Evidence-based parenting education programs offer a structured series of learning sessions that directly engage parents and caregivers in ways designed to increase the knowledge and skills of families and promote positive parenting practices resulting in enhanced child health and development.
Parenting outreach and awareness increases awareness among families of positive parenting practices, child development including health, nutrition, early learning and language acquisition and knowledge of available services and supports to enhance their child’s overall development through earned media, paid advertising, information sharing, resource distribution and/or parenting activities.
Funding Plan Highlights
The Cocopah Tribe Regional Partnership Council dedicated State Fiscal Year 2019 as a planning year to pursue a health strategy aimed at addressing the issue of childhood obesity in the region. This strategy was designed as a programmatic and system-building strategy to developing partnerships with programs supporting children’s health and nutrition. This planning year led to a clear direction of the partners and components for the strategy, which resulted in a Parenting Outreach and Awareness Strategy with a health focus. The goal of the strategy is to increase community awareness of positive parenting practices in the area of health and nutrition for families of children birth to age 5 as well as increase knowledge of available services and supports to enhance children’s overall health. The components of the strategy include cooking and physical activity workshops provided in both virtual and live settings. There were opportunities for family interactions to promote healthy habits including family walks and play days in all three reservations. Other parenting events included community health fairs and wellness open houses. Additionally, through his strategy, the development of a health system committee continues.
Salt River Pima-Maricopa Indian Community
The Parenting Outreach and Awareness Strategy continues to provide parenting activities to increase families’ awareness of positive parenting practices, child development, early learning and language development through three parenting programs under one contract with the Tribal Education Department.
The WISH Parenting Program, located at the Tribal Education Department main campus, continues to have consistent parent attendance in the 20-week program that is offered throughout the year, with over three-quarters of parents completing the entire program. The program has accomplished the goal of providing a safe atmosphere for parents to participate in discussions surrounding challenges and successes in parenting their young children. Some parents requested a second-level parenting class for those who completed the initial program. Therefore, an advanced program was added and has also been well received and well attended in the region. The WISH Parenting Program utilizes components of the Conscious Discipline curriculum supplemented with the Center on Social and Emotional Foundations for Early Learning Parenting Education curriculum. Many of the participants have shared the positive impact the parenting program has had on their family relationships and recommend the class to other parents in the region. In addition, there has been increased communication and collaboration among tribal programs, resulting in an increase in referrals to the parenting program from other tribal departments.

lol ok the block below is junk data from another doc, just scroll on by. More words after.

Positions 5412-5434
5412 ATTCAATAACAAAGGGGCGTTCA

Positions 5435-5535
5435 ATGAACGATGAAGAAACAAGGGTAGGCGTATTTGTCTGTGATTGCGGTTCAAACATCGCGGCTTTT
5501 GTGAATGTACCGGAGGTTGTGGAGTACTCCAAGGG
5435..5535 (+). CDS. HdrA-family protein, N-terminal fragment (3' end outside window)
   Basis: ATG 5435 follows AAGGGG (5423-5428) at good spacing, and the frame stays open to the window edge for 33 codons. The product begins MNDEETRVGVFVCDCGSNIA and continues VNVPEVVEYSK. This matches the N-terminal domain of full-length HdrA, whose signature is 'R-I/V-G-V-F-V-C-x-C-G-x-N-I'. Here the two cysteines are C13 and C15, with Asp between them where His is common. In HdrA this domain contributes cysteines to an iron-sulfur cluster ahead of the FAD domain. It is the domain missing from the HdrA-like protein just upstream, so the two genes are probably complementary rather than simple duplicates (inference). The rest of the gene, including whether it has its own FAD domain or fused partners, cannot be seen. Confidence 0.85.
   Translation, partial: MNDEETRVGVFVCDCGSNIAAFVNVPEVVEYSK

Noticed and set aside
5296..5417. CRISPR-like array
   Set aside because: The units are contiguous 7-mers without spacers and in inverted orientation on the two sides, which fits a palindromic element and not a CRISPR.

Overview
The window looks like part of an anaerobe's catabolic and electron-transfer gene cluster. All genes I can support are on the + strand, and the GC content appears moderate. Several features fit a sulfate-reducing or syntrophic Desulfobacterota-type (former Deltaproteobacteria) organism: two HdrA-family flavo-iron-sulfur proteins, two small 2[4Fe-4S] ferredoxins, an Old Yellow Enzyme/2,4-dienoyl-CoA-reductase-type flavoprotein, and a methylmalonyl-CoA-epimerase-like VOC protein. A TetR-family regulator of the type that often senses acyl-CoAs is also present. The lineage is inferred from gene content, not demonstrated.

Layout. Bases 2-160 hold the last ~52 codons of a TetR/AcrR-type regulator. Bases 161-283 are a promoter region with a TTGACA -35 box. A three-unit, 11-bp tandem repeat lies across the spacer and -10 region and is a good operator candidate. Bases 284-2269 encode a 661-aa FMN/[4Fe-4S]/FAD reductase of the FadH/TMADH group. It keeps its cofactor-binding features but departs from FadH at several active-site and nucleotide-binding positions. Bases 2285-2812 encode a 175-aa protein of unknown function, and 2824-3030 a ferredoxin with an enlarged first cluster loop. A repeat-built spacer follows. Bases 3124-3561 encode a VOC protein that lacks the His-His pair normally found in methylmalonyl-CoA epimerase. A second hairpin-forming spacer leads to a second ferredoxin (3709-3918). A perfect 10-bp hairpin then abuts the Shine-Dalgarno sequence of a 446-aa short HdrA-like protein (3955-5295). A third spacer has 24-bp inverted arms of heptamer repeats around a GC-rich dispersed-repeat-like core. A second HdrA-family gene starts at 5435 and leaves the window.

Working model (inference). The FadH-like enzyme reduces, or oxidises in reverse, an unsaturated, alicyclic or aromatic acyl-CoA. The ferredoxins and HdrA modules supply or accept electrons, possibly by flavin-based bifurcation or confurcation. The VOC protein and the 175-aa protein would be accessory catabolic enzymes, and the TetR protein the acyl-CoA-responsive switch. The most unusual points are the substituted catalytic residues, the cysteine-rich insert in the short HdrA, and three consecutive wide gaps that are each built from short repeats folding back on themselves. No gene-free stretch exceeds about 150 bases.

White Mountain Apache Tribe
Recently, the White Mountain Apache Tribe’s tribal council convened a meeting with tribal Head Start staff and FTF staff. In the meeting, it was identified that enrollment is very low for some Head Start classrooms and other early care and education classrooms throughout the community despite multiple approaches to conducting outreach, recruitment and enrollment among eligible families. It was further identified that the tribal council is very concerned that younger Apache parents and families may not understand the importance of early education and that is the reason why enrollment in the early care and education programs such as Tribal Head Start is low and continues to drop. There was some preliminary discussion about devising an awareness campaign and the need to convene early learning providers to coordinate awareness, outreach, recruitment and enrollment efforts.
With the concerns of the tribal council and data/information about low enrollment/participation in mind, the regional council increased the funding allotment for the Parenting Outreach and Awareness Strategy. This increase will allow the paid advertising component of the strategy to be implemented in the White Mountain Apache Tribe Region. If approved, a community-wide awareness campaign will be developed in coordination with the tribal council and the regional council that will include materials and media approaches that reflect White Mountain Apache’s young children and families, and its unique culture and language while providing information about the importance of early education. The cost to conduct research to create culturally appropriate and responsive materials specific to White Mountain Apache Tribe community and the most effective approaches to deliver such a campaign is anticipated to be significant.
The Yuma Region’s parent education grantee collaborates with its early literacy program to allow both programs to operate in sync. When one ends the other one starts. This collaboration enhances parent engagement and completion. This collaboration takes place at local Head Starts and school districts around the region.
Find more details about strategies related to Family Support in the FTF Strategy Toolkit.